Re: [TLS] Proposed text for removing renegotiation

Eric Rescorla <> Sat, 07 June 2014 15:41 UTC

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From: Eric Rescorla <>
Date: Sat, 07 Jun 2014 08:41:08 -0700
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To: Watson Ladd <>
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Subject: Re: [TLS] Proposed text for removing renegotiation
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On Sat, Jun 7, 2014 at 7:58 AM, Watson Ladd <> wrote:

> On Fri, Jun 6, 2014 at 3:30 PM, Martin Rex <> wrote:
> > Brian Smith wrote:
> >> Martin Rex <> wrote:
> >>>
> >>> Conceptually, the TLS session cache is readonly after an entry
> >>> is created, and that is GOOD, i.e. full TLS handshakes create new,
> >>> distict session cache entries, and abbreviated TLS handshakes resume
> >>> existing session cache entries and *NEVER* modify them.
> >>
> >> That is not true. During session resumption, the server can send a new
> >> session ticket for the existing session and the client has the option of
> >> adding the new ticket to the session (and removing the old ticket).
> >>
> >> Also often timestamps (e.g. for LRU replacement bookkeeping) and/or
> >> counters (e.g. for cache hit rate statistics) in a session are updated
> >> during resumption, though these are "just" implementation issues.
> >
> >
> > With "conceptually", I referred to the requirements of the specification,
> > not to the details of certain implementations of it.  Counting how often
> > sessions are resumed is nothing that the spec requires, and how you
> > manage your cache entries (expiration) is not in scope of that concept.
> >
> > When the read-only concept is violated, and implementations start
> scribbling
> > over _state_ of sessions that are in the cache during resumption
> > handshakes, it may result in problems such as these:
> What about this solution: separate TLS into a handshake and transport.
> The handshake computes a connection key associated with the ticket,
> then the transport computes a transport key based on that key and some
> conceptually separate random data from both sides exchanged in the
> handshake. When the transport is exhausted or we resume, the random
> numbers change, but the connection key does not.

To some extent TLS already does try to make this separation, with
separate "TLS Record Protocol" (Section 6) and "TLS Handshaking
Protocols" (Section 7) with the handshake protocol establishing a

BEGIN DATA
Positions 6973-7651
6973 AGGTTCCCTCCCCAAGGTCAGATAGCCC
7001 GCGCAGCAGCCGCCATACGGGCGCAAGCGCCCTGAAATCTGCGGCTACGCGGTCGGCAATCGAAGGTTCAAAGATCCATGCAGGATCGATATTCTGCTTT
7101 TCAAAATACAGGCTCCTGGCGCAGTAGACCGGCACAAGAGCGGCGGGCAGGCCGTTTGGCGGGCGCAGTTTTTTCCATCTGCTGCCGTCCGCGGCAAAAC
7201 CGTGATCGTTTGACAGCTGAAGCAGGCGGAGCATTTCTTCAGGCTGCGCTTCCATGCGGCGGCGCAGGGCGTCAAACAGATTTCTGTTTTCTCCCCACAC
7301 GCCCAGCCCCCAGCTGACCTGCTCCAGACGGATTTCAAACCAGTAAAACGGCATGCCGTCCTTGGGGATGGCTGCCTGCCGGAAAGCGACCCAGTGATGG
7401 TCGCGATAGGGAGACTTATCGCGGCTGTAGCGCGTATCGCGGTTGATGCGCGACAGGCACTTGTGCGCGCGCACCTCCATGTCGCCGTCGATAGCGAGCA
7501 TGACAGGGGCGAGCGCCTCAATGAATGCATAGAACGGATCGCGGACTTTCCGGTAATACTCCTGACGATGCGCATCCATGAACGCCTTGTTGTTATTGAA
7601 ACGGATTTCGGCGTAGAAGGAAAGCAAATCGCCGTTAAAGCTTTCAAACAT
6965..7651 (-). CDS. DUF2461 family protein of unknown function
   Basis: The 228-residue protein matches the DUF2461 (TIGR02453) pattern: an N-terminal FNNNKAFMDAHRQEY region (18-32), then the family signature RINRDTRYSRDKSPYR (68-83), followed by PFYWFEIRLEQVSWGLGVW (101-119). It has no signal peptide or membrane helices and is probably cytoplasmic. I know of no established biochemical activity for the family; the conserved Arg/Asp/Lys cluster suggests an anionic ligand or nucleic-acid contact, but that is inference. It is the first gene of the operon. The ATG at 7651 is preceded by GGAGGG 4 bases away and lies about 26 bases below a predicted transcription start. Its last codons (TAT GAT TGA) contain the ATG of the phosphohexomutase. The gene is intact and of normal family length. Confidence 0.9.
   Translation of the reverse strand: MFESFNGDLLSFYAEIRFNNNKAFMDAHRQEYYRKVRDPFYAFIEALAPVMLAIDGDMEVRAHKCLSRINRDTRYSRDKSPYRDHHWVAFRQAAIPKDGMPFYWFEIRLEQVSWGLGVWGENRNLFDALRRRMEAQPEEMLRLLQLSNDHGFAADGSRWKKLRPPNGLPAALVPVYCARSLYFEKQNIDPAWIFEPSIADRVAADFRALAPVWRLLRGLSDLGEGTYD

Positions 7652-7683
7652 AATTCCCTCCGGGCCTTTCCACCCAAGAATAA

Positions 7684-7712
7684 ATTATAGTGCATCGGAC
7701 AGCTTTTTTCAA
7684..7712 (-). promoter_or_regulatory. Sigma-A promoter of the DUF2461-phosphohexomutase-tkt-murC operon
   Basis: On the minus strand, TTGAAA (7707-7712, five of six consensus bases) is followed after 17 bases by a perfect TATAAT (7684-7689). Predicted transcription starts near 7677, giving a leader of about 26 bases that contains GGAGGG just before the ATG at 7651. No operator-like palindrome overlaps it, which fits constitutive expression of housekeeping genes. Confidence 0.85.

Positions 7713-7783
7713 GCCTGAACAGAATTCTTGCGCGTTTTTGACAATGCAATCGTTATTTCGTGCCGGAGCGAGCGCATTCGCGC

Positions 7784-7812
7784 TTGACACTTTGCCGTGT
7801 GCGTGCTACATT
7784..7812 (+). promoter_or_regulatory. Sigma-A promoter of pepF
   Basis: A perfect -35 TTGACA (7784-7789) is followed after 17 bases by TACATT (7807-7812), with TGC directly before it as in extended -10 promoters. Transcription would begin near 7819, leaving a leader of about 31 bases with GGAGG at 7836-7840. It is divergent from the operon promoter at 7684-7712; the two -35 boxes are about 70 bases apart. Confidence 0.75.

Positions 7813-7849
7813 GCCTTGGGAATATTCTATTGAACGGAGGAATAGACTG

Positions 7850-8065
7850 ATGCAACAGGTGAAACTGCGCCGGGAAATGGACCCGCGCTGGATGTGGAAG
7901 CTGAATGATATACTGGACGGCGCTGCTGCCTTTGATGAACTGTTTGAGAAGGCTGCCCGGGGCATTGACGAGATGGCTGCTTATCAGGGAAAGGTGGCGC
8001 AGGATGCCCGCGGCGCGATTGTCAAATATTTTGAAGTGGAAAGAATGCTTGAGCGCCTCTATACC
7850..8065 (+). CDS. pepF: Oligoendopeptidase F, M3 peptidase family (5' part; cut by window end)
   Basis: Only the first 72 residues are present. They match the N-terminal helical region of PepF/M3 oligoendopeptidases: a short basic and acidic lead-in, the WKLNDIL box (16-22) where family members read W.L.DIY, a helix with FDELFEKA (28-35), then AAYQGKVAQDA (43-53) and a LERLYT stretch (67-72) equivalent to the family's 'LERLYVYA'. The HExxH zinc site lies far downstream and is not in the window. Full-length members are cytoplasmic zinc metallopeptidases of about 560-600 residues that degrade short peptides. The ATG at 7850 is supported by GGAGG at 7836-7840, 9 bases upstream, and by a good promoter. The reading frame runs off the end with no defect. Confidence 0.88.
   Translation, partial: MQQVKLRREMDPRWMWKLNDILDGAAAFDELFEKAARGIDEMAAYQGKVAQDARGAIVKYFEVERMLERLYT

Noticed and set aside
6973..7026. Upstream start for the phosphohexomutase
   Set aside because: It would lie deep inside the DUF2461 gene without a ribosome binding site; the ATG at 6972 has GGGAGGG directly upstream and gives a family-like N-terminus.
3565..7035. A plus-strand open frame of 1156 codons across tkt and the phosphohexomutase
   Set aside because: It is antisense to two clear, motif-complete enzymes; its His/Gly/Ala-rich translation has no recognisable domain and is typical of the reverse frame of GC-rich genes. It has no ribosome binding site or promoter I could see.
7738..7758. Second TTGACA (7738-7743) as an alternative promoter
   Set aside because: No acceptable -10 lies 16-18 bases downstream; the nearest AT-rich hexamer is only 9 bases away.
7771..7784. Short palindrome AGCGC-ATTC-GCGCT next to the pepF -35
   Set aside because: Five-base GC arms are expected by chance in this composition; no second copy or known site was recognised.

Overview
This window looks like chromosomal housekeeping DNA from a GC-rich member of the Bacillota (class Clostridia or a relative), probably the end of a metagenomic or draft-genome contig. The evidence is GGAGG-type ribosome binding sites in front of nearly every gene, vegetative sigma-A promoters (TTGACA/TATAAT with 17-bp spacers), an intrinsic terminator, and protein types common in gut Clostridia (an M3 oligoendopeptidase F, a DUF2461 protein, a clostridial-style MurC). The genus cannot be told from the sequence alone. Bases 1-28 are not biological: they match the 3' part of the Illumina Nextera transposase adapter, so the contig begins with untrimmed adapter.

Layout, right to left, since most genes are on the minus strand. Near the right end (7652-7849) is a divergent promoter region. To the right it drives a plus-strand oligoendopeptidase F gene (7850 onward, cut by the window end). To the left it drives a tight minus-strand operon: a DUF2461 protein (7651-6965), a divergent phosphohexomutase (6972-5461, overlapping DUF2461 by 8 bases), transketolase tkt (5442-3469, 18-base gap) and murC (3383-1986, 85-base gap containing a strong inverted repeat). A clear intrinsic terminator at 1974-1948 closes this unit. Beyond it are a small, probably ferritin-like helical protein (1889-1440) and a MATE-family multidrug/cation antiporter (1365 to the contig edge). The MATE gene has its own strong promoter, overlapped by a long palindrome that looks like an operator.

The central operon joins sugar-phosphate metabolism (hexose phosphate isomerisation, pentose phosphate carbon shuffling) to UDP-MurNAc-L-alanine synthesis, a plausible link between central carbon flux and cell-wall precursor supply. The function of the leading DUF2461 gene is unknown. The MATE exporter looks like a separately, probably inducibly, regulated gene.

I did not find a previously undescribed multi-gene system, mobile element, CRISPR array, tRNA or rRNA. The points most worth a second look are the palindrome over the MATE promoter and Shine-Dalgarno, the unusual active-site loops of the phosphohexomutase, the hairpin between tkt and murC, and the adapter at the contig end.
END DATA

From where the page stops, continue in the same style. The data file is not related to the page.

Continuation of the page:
Master Secret for the entire session which is then used to derive
distinct record keys every time you reconnect (resume) in the same
session, with diversity provided by the random values. So, arguably,
TLS already behaves this way, with the exception of dealing with
cryptographic exhaustion of the transport keys (e.g., GCM counter

MT's basic suggestion is to fix the cryptographic exhaustion
problem by having a signal to re-generate new transport level keys
from the Master Secret. AFAIK this doesn't require any new random
exchange because you already have existing random values that
provide per-connection diversity, so you just need to generate new
crypto keys, e.g., by cranking the PRF again starting with the PRF
and the random values and some sort of iteration count and doesn't
require any conceptual changes to the TLS session cache model
of the kind that Martin Rex is discussion.

Where things get interesting is that this solely addresses exhaustion
but not PFS [0] I.e., as long as the Master Secret is stored somewhere
(e.g., the session cache) then an attacker who recovers it can
recover all the traffic keys. Traditionally, if you renegotiate without
resumption (i.e., do a fresh key exchange), then you can address
this issue, but if we remove renegotiation, that option is no longer
available. That leaves us with a number of options:

- Tell people they just need to reconnect if they want to limit the
   exposure of a given session (i.e., do nothing).

- Provide a mechanism for re-keying the connection in a way that
  allows you to destroy the previous keys [1]. However, this still
  runs afoul of the fact that the Master Secret needs to be available
  to generate the connection keys. You can deal with this in two
  major ways:

  (a) Tell people not to use resumption (i.e., not to store the MS in the
        session cache) if they want to provide this feature.
  (b) Change the value stored in the session cache so it can only be
        used to make new connections but not to decrypt old ones.
        AFAIK this requires being willing to change the session cache [2]

Or perhaps there's some clever idea I haven't thought of...


[0] Maybe we need a new term other than PFS for this particular
security feature.

[1] E.g., have a per-connection "Connection Master Key" generated
from the MS and then used to generate the traffic keys. When you
initially connection, you would compute CMS[0] = PRF(MS, Randoms)
and then do Traffic Keys = PRF(CMS[0], ...). Then when the keys
were exhausted you would do CMS[1] = PRF(CMS[0], ...) and recompute
the traffic keys with CMS[1].  Since the PRF is notionally irreversible,
an attacker with access to the keys after the key change couldn't
decrypt old traffic.

[2] Vigorous handwaving: the trivial thing to do is just to have MS[0],
MS[1], MS[2], etc. where every time you resume you generate the next
generation MS and destroy the old one. Obviously this requires changing
the session cache data, which is undesirable for the reasons indicated
by Martin Rex.